Thank you for using the timer - this advanced tool can estimate your performance and suggest more practice questions. We have subscribed you to Daily Prep Questions via email.

Customized for You

we will pick new questions that match your level based on your Timer History

Track Your Progress

every week, we’ll send you an estimated GMAT score based on your performance

Practice Pays

we will pick new questions that match your level based on your Timer History

Not interested in getting valuable practice questions and articles delivered to your email? No problem, unsubscribe here.

It appears that you are browsing the GMAT Club forum unregistered!

Signing up is free, quick, and confidential.
Join other 500,000 members and get the full benefits of GMAT Club

Registration gives you:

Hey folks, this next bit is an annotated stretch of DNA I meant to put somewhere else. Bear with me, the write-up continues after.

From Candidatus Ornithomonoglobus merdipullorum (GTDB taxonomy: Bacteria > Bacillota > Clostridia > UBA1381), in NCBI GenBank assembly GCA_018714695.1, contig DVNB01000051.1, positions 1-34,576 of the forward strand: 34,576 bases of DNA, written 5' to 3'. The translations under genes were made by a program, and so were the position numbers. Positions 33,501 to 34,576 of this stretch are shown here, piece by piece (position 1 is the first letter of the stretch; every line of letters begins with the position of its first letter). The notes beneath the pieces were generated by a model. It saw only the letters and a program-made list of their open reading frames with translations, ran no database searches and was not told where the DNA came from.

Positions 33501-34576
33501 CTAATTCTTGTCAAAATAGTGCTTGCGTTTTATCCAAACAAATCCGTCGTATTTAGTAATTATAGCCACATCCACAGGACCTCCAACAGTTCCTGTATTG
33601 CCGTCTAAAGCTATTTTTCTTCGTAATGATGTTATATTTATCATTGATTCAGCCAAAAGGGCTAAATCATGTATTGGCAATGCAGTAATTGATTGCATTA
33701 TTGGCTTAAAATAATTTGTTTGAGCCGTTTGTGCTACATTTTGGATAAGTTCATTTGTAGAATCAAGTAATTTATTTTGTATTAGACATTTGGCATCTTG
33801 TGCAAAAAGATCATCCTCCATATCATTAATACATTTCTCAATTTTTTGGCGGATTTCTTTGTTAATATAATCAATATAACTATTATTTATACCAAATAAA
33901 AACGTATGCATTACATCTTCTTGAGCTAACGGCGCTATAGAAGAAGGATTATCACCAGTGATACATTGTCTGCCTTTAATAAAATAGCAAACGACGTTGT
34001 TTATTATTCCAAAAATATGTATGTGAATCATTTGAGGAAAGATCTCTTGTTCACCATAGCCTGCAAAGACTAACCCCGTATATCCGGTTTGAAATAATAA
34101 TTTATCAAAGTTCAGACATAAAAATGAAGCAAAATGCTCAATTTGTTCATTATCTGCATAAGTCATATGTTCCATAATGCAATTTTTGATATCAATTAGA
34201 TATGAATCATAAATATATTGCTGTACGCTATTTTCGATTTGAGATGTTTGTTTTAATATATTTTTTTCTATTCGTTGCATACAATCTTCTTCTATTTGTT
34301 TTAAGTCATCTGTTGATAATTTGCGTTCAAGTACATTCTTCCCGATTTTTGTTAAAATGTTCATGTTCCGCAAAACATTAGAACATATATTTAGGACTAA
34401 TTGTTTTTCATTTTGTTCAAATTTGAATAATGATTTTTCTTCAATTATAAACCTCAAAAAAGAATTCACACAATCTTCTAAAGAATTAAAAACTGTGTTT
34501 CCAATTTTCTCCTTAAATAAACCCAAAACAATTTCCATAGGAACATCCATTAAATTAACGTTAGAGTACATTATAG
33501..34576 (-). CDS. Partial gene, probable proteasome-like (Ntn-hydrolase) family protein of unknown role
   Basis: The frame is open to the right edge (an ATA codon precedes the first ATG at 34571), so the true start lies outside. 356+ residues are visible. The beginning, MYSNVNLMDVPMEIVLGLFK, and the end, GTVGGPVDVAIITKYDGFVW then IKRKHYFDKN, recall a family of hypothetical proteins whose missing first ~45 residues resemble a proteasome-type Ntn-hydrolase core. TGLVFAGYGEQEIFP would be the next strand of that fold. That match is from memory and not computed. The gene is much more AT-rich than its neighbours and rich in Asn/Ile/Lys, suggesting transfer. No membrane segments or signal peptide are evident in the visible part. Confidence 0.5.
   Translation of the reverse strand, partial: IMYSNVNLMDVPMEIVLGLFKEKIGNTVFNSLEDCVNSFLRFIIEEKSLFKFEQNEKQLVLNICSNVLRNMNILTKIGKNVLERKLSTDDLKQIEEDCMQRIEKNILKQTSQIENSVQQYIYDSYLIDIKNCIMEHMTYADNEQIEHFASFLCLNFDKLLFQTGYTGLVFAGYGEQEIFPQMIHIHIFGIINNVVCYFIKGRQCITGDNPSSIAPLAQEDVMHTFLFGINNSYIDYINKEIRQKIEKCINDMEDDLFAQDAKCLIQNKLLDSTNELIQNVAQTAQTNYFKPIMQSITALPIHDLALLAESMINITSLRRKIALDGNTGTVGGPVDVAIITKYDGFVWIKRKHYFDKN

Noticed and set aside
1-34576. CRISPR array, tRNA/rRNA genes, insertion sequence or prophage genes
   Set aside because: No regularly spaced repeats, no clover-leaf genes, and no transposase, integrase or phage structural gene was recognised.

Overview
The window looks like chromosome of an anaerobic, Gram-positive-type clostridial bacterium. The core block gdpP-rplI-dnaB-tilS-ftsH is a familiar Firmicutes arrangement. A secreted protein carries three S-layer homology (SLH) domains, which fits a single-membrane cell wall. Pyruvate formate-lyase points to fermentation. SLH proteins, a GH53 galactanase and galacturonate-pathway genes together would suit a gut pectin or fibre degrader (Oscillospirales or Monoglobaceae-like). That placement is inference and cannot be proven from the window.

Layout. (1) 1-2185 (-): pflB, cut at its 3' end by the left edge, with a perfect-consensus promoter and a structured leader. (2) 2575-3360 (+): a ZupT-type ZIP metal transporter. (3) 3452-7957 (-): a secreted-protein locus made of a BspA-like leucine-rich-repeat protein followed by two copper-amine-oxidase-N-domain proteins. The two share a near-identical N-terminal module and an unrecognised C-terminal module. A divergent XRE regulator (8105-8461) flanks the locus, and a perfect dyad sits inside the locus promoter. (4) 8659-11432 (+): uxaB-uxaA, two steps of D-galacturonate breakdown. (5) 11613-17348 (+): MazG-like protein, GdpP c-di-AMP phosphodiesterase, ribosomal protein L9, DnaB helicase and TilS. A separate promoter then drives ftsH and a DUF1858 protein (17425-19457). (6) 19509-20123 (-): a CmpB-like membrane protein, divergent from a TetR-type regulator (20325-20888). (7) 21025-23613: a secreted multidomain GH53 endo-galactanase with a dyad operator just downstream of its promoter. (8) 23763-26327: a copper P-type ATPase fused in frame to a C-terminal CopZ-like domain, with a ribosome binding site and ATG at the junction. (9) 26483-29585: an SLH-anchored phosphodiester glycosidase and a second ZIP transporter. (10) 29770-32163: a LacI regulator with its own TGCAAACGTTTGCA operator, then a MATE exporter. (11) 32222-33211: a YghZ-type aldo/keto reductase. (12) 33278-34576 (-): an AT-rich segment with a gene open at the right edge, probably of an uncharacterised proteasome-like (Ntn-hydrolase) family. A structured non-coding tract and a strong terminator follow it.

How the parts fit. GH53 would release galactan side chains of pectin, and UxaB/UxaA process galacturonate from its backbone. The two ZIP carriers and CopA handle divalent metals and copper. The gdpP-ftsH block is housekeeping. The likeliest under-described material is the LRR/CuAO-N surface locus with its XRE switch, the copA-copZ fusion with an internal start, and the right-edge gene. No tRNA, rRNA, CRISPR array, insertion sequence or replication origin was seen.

Tests

Take 11 tests and quizzes from GMAT Club and leading GMAT prep companies such as Manhattan GMAT,
Knewton, and others. All are free for GMAT Club members.

Applicant Stats

View detailed applicant stats such as GPA, GMAT score, work experience, location, application
status, and more

Books/Downloads

Download thousands of study notes,
question collections, GMAT Club’s
Grammar and Math books.
All are free!

Thank you for using the timer!
We noticed you are actually not timing your practice. Click the START button first next time you use the timer.
There are many benefits to timing your practice, including:

In the figure above, three segments are drawn to connect [#permalink]

Show Tags

28 Jul 2009, 13:28

12

This post was BOOKMARKED

00:00

A

B

C

D

E

Difficulty:

95% (hard)

Question Stats:

19% (00:52) correct 81% (00:45) wrong based on 191 sessions

HideShow timer Statistics

In the figure above, three segments are drawn to connect opposite vertices of a hexagon, forming six triangles. All three of these segments intersect at point A. What is the area of the hexagon?